Married? Here’s Why You Might Want Your Healthcare Plan to Stay Single

Category: Health Insurance Originally Posted: April 2, 2015 by Colleen McGuire Last modified: September 12, 2016

As they join households, a lot of couples combine health insurance coverage. Getting married is considered a qualifying life event that grants you access to a special enrollment period. That means you have 60 days after saying “I do,” to buy or switch healthcare plans. Time may be ticking, but that doesn’t mean you should make a shotgun health insurance purchase.

While you get to check the “married” box, you may want to keep your health insurance plan status as “single.” It might seem counter-intuitive. Surely, family health plans save money? Not necessarily. Sometimes going it alone with your health insurance makes more financial sense. This is often true when people meet the love of their lives, but find their healthcare needs differ. If one of you typically requires more medical services than the other or has a health condition that needs frequent and ongoing care, keeping your health insurance policies separate might save you money.

Before buying new health insurance coverage on or away from the state-based or federal health insurance exchanges—or hopping onto your new partner’s employer-based coverage—make sure it’s the right move. Carefully consider the following when comparing your healthcare coverage options:


If you both expect a lot of healthcare costs, you may select two individual plans with lower deductibles as opposed to a family plan with one large family deductible. This will take some number crunching, of course, to make sure it’s truly a value.

If you and your spouse have different medical needs, you may still come out ahead if one of you selects a high-deductible health insurance plan and the other a plan with a lower deductible. This can obviously backfire if you both use a lot of medical care in one year. However, if one of you historically uses health insurance for preventive care alone and rarely dips into your deductible while the other always meets his or her deductible, you might come out ahead.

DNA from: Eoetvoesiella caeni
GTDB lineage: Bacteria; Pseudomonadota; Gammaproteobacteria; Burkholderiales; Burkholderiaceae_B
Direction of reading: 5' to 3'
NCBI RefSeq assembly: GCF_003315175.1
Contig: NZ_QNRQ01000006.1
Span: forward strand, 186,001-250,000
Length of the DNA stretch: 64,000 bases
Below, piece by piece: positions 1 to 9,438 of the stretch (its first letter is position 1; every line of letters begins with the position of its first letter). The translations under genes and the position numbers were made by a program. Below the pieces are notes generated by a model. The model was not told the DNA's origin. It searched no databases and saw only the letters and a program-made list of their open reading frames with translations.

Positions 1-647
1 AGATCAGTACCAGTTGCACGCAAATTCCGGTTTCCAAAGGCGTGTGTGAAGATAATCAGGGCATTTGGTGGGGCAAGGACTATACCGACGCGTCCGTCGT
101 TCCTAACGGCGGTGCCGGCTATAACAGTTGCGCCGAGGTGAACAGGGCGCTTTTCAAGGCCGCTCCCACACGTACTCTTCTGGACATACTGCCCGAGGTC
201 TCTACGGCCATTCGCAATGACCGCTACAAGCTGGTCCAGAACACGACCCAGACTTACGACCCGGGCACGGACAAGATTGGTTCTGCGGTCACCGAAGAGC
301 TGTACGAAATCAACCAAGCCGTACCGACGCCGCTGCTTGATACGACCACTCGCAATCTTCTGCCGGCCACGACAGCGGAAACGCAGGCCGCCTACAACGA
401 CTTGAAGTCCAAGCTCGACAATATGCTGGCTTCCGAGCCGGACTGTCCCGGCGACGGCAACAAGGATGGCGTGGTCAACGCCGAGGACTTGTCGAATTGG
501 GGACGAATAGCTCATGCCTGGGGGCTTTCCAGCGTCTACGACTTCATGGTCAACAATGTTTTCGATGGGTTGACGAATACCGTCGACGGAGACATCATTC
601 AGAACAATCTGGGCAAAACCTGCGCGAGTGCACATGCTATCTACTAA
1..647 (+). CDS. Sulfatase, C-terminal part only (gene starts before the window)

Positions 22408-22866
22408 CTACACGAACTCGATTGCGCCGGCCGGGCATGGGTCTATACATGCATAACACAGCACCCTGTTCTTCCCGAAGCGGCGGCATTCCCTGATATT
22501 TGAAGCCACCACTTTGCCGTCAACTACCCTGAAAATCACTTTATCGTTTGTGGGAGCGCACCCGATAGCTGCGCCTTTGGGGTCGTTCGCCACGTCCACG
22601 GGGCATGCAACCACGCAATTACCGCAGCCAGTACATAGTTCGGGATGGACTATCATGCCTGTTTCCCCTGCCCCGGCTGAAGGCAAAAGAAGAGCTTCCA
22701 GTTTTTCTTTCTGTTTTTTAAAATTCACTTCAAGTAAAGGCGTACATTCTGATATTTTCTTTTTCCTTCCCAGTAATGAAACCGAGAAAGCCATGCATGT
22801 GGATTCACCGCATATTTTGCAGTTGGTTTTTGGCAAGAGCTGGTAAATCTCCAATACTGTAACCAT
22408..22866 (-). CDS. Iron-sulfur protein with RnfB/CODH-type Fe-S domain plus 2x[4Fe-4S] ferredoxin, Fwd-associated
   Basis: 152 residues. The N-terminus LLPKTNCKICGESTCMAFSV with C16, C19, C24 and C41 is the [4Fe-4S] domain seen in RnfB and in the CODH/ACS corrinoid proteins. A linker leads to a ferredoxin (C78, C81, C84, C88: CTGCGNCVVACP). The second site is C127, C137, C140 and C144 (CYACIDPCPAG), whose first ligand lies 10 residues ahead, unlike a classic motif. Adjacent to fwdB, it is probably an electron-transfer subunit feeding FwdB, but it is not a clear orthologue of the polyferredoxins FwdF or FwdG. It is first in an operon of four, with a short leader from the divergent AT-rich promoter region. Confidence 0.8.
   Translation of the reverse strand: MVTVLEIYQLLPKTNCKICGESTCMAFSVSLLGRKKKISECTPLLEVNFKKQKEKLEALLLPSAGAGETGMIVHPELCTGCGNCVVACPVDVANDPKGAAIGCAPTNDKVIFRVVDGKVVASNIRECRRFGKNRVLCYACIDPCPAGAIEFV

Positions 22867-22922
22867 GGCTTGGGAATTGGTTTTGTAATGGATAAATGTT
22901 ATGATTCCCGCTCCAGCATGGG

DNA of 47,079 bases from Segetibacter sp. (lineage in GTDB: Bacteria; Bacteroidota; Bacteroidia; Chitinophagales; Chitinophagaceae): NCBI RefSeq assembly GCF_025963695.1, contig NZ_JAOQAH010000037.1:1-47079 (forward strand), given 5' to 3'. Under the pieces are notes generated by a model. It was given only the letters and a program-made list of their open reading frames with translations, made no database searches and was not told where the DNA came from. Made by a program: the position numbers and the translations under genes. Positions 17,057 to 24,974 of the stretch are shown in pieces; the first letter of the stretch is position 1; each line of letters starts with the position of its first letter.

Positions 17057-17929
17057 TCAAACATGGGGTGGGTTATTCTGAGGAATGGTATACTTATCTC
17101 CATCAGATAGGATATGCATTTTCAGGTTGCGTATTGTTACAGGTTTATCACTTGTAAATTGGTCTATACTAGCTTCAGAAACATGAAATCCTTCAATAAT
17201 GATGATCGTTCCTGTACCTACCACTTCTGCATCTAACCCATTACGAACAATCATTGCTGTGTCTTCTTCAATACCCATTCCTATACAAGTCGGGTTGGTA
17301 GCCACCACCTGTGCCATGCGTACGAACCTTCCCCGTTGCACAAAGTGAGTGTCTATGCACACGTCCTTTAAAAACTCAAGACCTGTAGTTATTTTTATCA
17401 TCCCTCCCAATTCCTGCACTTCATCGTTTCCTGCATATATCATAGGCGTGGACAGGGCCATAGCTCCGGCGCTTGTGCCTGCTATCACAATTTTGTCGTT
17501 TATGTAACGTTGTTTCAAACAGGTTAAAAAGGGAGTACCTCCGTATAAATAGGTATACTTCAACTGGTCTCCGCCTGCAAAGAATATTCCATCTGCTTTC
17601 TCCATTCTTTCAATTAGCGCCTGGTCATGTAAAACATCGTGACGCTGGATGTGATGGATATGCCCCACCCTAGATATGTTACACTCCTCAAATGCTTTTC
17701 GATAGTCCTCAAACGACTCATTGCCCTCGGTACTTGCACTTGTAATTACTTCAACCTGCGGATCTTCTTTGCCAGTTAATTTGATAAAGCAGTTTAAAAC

When healthcare needs are disproportionate between spouses, it may seem obvious to select a low-deductible family plan that minimizes out-of-pocket costs. However, it is typical that a lower deductible comes with a higher monthly premium. Buying separate health insurance plans can help mitigate this amount.

The healthier spouse may decide a bronze plan, which tends to have the lowest monthly costs, best meets his or her needs, while the spouse that requires more healthcare opts for a gold plan, which tends to have lower out-of-pocket costs.

Here is an example, using a hypothetical 35-year-old couple from Denver, of how a couple may save on monthly premium and deductible by getting individual plans as opposed to a family plan:

Scenario A

The healthier spouse chooses an HSA-qualified PPO bronze plan with a $6,250 deductible. It costs $212 per month without an Obamacare subsidy. The enrolled member pays no coinsurance for covered care after the deductible has been met.

The spouse with more healthcare needs chooses an HSA-qualified PPO gold plan from the same company. It has a $2,000 deductible and costs $317 per month without an Obamacare subsidy. The enrolled member pays no coinsurance for covered care after the deductible has been met.